At the Federal Experiment Station, Mayaguez, Puerto Rico, the insecticidal activity of various parts of the mamey tree and the fruit have been under active investigation. The seed kernel, most potent, was found, in feeding experiments and when tested as a contact poison applied as a dust or spray, to be effective in varying degree against armyworms, melonworms, cockroaches, ants, drywood termites, mosquitoes and their larvae, flies, larvae of diamond-back moth, and aphids. In certain tests, mamey seeds appeared to be 1/5 as toxic as pyrethrum and less toxic to plant pests than nicotine sulfate and DDT. When powdered seeds and sliced unripe fruit infusions, 1 lb (0.45 kg) in a gallon (3.78 liters) of water, were tested on dogs, both products were as effective as DDT and faster in killing fleas and ticks but not as long-lasting in regard to reinfestation. None of the dogs was poisoned despite the presence of healing sores and minor abrasions of the skin, but, after similar trials on mice, 4 out of 70 died. The active ingredients of the infusion are the resin from the unripe skin and the developing seeds. In Ecuador, animals with mange or sheep ticks are washed with a decoction made by boiling the seed but, in one instance, a dog with mange and ulcers died 48 hours after two applications.

The dried and powdered immature fruit, the bark, wood, roots and flowers have shown poor insecticidal activity; the seed hulls appeared inert. The powdered leaves were found 59% effective against fall armyworms and 75% against the melonworm. Various extracts from the fruit, bark, leaves or roots are toxic to webbing clothes moths, black carpet beetle larvae and also to milkweed bugs.

In fish-poisoning experiments, Pagan and Morris reported mamey seed extracts to be 1/30 as toxic as rotenone; 1/60 to 1/80 as potent as powdered dried derris root. Feeding trails have shown the seeds to be very toxic to chicks and they are considered a hazard to hogs in the Virgin Islands.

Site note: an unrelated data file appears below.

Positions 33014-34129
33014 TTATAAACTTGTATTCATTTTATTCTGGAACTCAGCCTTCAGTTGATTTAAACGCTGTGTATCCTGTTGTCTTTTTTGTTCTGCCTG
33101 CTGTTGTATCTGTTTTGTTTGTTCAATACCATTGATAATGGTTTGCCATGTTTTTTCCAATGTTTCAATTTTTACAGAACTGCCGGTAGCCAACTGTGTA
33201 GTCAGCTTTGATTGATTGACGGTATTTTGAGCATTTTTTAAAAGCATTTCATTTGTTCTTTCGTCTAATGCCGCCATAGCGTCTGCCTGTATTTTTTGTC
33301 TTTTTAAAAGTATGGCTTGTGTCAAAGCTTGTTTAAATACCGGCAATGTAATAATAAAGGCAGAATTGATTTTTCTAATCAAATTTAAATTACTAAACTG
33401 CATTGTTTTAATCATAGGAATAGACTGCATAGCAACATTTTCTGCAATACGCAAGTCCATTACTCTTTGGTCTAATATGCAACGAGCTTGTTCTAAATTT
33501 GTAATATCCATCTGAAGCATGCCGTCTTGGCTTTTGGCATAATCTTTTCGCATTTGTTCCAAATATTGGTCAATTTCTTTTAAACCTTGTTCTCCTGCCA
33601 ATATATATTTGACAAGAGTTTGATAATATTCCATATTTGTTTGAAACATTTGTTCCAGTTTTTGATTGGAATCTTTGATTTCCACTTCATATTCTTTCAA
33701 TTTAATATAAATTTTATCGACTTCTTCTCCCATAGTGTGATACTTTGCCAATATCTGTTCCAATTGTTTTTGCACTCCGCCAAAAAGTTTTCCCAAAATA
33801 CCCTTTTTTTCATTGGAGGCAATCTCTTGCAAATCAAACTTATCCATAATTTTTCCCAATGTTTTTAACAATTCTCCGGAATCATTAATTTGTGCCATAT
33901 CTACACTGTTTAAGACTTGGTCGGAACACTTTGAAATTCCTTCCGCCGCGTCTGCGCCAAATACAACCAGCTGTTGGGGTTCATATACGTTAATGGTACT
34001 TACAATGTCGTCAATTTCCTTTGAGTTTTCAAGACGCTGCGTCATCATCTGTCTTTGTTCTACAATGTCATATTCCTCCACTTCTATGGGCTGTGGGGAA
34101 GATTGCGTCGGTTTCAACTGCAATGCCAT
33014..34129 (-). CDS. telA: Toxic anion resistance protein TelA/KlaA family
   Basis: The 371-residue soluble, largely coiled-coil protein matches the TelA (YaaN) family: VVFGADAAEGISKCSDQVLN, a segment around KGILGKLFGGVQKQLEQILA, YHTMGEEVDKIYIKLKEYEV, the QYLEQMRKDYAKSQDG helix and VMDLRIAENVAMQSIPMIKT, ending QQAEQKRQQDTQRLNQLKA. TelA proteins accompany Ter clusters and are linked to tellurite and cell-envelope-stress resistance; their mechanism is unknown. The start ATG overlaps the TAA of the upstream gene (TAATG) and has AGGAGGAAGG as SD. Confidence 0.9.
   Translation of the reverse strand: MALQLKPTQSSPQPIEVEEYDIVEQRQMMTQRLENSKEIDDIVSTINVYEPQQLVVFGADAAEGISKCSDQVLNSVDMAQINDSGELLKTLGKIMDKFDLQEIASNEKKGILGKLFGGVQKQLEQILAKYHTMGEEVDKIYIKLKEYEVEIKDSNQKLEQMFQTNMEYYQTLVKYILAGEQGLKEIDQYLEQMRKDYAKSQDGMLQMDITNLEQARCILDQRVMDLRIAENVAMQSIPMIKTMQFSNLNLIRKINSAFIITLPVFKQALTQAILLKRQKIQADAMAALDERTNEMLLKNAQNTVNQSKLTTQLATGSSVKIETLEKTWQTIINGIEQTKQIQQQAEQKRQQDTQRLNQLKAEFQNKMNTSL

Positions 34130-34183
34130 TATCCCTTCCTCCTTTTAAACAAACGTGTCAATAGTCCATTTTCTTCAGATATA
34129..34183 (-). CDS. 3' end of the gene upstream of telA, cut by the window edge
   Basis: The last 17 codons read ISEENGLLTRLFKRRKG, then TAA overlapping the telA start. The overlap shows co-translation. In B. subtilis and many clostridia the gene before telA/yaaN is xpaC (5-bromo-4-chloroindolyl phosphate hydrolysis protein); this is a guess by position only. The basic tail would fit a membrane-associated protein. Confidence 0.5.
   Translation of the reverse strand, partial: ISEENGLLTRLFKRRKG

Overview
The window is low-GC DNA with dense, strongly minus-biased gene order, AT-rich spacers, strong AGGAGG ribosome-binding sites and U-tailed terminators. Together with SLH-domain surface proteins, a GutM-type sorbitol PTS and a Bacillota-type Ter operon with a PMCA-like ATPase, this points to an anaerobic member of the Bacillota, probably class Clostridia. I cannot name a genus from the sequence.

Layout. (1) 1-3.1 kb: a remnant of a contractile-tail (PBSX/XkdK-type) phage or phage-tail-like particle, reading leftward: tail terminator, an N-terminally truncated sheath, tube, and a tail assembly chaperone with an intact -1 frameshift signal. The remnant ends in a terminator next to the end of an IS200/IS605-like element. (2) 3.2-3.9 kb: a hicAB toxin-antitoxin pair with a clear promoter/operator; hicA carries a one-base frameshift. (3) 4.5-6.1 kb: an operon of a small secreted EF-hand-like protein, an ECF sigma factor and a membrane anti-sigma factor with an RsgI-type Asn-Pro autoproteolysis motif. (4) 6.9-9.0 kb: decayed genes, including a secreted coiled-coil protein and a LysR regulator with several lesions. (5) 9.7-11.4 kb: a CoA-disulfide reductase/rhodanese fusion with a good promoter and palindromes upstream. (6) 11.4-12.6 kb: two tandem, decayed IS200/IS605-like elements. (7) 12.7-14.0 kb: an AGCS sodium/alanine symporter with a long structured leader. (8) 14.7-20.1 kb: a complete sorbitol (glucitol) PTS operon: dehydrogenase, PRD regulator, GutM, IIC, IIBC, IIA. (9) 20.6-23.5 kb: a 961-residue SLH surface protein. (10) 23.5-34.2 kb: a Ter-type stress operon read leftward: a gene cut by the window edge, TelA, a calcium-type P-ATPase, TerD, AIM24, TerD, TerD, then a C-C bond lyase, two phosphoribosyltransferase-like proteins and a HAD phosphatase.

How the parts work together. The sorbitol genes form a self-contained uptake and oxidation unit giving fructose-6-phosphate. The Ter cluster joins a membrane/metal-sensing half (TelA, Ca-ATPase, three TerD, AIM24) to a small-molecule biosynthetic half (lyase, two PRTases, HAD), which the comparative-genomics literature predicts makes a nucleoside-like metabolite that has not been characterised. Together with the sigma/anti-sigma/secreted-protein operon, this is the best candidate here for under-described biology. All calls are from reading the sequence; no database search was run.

The crude resinous extract from powdered mamey seeds, given orally, has produced symptoms of poisoning in dogs and cats and a dose of 200 mg per km weight has caused death in guinea pigs within 8 hours. The crystalline insecticidal principle from the dried and ground seeds, potent even after several months of storage, has been named mammein and assigned the formula C22H28O5. The stability of this principle was demonstrated by M.P. Morris who found no significant difference in toxicity of powdered fresh mamey fruit and mamey powder stored for 6 years in steel drums. Neither was the potency of mamey extract destroyed by subjection to 392º F (200º C).

Extensive chemical experiments with the extracted compound are reported by S.P. Marfey who considered the mamey a potential substitute for pyrethrum and rotenone.

The main constituent of a wax isolated from the seed oil is the symmetrical C48 homolog, tetracosanyl tetracosanoate.

Wood: In Central America, the tree is protected because the fruit is valued. Elsewhere, if the mamey is common, it may be felled for its timber. The heartwood is reddish- or purple-brown; the sapwood much lighter in color. The wood is heavy, hard, but not difficult to work, fine-grained and strong; has an attractive grain and polishes well. It is useful in cabinetwork, valued for pillars, rafters, decorative features of fine houses, interior sheathing, turnery and for fenceposts since it is fairly decay-resistant. It is, however, highly susceptible to termites. Some of the wood is consumed as fuel.

Bark: The tannin from the bark is sometimes used for home treatment of leather in the Virgin Islands.

Medicinal Uses: In Venezuela, the powdered seeds are employed in the treatment of parasitic skin diseases. In Brazil, the ground seeds, minus the embryo, which is considered convulsant, are stirred into hot water and the infusion employed as an anthelmintic for adults only.

In the French West Indies, an aromatic liqueur called Eau de Creole, or Creme de Creole, is distilled from the flowers and said to act as a tonic or digestive.

An infusion of the fresh or dry leaves (one handful in a pint [0.47 liter] of water) is given by the cupful over a period of several days in cases of intermittent fever and it is claimed to have been effective where quinine has failed.